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Theoretical Ecology

, Volume 11, Issue 2, pp 161–173 | Cite as

Zooming in on coarse plant functional types—simulated response of savanna vegetation composition in response to aridity and grazing

  • Dirk Lohmann
  • Tong Guo
  • Britta Tietjen
ORIGINAL PAPER

Abstract

Precipitation and land use in terms of livestock grazing have been identified as two of the most important drivers structuring the vegetation composition of semi-arid and arid savannas. Savanna research on the impact of these drivers has widely applied the so-called plant functional type (PFT) approach, grouping the vegetation into two or three broad types (here called meta-PFTs): woody plants and grasses, which are sometimes divided into perennial and annual grasses. However, little is known about the response of functional traits within these coarse types towards water availability or livestock grazing. In this study, we extended an existing eco-hydrological savanna vegetation model to capture trait diversity within the three broad meta-PFTs to assess the effects of both grazing and mean annual precipitation (MAP) on trait composition along a gradient of both drivers. Our results show a complex pattern of trait responses to grazing and aridity. The response differs for the three meta-PFTs. From our findings, we derive that trait responses to grazing and aridity for perennial grasses are similar, as suggested by the convergence model for grazing and aridity. However, we also see that this only holds for simulations below a MAP of 500 mm. This combined with the finding that trait response differs between the three meta-PFTs leads to the conclusion that there is no single, universal trait or set of traits determining the response to grazing and aridity. We finally discuss how simulation models including trait variability within meta-PFTs are necessary to understand ecosystem responses to environmental drivers, both locally and globally and how this perspective will help to extend conceptual frameworks of other ecosystems to savanna research.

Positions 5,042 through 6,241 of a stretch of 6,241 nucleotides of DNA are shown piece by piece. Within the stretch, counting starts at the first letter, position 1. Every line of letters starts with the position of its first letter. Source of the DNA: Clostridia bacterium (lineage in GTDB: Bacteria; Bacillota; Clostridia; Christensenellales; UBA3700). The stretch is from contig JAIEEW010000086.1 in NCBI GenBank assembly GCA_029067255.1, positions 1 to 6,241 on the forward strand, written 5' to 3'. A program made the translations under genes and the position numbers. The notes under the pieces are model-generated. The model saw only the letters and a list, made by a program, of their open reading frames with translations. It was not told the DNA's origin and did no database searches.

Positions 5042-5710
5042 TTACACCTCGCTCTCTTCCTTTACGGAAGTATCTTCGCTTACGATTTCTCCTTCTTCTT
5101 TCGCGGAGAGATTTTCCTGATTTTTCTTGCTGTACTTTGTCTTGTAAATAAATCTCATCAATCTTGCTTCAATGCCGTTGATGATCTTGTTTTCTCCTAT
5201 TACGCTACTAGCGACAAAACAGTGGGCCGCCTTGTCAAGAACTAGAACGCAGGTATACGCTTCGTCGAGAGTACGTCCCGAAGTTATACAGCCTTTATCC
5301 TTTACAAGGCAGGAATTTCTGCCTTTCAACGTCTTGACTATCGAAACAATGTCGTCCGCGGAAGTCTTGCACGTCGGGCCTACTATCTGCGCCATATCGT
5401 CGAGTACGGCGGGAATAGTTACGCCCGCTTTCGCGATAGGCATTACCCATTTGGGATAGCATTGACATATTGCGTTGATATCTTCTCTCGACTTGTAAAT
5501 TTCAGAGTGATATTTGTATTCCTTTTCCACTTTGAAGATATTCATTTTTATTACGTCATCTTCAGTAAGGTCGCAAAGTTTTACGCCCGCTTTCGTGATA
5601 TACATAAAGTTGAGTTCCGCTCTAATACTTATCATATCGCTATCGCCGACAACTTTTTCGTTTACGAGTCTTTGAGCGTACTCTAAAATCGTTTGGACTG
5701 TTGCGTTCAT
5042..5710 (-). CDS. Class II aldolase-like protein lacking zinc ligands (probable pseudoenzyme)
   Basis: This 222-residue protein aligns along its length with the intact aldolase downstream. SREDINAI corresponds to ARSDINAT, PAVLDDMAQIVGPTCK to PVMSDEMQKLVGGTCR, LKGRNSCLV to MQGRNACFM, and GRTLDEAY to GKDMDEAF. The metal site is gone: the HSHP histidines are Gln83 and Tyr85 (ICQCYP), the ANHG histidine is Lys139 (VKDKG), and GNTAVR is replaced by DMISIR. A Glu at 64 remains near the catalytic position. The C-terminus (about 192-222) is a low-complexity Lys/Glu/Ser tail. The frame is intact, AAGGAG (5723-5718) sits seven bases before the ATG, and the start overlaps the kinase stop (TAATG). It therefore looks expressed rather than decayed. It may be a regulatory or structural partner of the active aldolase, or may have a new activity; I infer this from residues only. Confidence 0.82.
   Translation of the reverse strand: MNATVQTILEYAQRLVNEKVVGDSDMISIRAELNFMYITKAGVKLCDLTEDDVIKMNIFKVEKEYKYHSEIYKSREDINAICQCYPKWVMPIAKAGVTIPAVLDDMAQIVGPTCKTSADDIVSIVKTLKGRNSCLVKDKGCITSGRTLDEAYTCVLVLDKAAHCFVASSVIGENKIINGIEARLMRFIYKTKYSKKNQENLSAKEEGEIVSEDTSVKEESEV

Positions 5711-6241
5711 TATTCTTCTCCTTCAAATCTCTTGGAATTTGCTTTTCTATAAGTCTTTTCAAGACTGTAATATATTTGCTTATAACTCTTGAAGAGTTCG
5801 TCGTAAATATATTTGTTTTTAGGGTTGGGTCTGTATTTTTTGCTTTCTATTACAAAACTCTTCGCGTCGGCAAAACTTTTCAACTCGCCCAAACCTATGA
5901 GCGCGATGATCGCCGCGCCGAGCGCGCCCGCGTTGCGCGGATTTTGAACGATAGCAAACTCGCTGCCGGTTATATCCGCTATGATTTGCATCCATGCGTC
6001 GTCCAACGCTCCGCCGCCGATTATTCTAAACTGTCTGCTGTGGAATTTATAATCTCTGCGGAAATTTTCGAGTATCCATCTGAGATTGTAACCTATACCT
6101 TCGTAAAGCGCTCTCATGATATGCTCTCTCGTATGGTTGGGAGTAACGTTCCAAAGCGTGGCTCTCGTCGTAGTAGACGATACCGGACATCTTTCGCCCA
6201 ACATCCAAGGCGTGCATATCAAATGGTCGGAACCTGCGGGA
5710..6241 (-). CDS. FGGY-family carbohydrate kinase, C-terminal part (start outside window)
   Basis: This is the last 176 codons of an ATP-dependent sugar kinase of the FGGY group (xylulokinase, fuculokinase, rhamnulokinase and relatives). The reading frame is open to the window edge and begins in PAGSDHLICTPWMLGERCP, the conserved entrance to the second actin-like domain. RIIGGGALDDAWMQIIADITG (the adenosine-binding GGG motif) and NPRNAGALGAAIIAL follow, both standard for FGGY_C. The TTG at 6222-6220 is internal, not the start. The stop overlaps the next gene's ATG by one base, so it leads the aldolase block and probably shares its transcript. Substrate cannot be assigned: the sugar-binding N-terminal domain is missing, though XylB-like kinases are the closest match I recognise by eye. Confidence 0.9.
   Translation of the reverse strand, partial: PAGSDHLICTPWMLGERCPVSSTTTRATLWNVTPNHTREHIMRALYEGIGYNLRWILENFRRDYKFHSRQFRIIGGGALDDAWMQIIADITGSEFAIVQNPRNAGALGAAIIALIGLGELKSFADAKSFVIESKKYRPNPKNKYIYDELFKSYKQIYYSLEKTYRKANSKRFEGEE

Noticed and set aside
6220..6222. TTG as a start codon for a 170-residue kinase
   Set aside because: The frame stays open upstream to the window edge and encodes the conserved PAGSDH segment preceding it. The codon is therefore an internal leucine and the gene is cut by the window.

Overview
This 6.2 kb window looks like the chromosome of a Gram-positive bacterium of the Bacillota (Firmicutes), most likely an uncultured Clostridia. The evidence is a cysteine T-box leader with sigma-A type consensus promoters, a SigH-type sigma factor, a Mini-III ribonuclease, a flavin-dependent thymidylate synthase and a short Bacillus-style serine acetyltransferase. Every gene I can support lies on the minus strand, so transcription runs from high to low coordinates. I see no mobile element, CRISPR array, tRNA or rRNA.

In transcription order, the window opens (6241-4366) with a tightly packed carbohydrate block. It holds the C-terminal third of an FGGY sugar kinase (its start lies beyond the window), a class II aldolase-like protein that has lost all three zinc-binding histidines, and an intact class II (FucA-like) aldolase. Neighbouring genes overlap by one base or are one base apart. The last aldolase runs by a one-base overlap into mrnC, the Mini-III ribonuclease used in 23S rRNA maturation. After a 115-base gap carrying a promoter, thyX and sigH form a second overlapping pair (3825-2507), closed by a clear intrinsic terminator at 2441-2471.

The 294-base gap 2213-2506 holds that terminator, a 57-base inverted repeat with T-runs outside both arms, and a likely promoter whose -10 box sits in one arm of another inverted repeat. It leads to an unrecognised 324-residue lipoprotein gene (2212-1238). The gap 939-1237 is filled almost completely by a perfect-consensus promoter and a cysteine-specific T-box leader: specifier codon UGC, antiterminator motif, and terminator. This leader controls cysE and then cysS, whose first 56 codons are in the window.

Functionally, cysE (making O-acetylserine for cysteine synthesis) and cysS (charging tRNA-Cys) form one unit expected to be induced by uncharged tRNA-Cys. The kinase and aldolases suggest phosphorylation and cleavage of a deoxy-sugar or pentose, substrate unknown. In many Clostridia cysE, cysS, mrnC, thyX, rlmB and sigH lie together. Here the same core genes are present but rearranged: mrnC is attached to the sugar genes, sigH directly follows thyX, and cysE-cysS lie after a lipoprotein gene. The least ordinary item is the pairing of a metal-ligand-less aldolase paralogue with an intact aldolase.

Keywords

Traits Dryland Degradation Shrub encroachment Simulation Eco-hydrological model EcoHyD 

Notes

Acknowledgements

This study was supported by the China Scholarship Council (CSC, TG) and by the BMBF in the framework of the OPTIMASS project (01LL1302A, DL and 01LL1302B BT). The authors thank the High-Performance Computing system at Freie Universität Berlin (http://www.zedat.fu-berlin.de/HPC). We further want to thank two anonymous reviewers for their constructive comments on our study.

Supplementary material

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Authors and Affiliations

  1. 1.Plant Ecology and Nature ConservationUniversity of PotsdamPotsdamGermany
  2. 2.Biodiversity and Ecological Modelling, Institute of BiologyFreie Universität BerlinBerlinGermany
  3. 3.Dahlem Center of Plant Sciences (DCPS)Freie Universität BerlinBerlinGermany
  4. 4.Berlin-Brandenburg Institute of Advanced Biodiversity Research (BBIB)BerlinGermany

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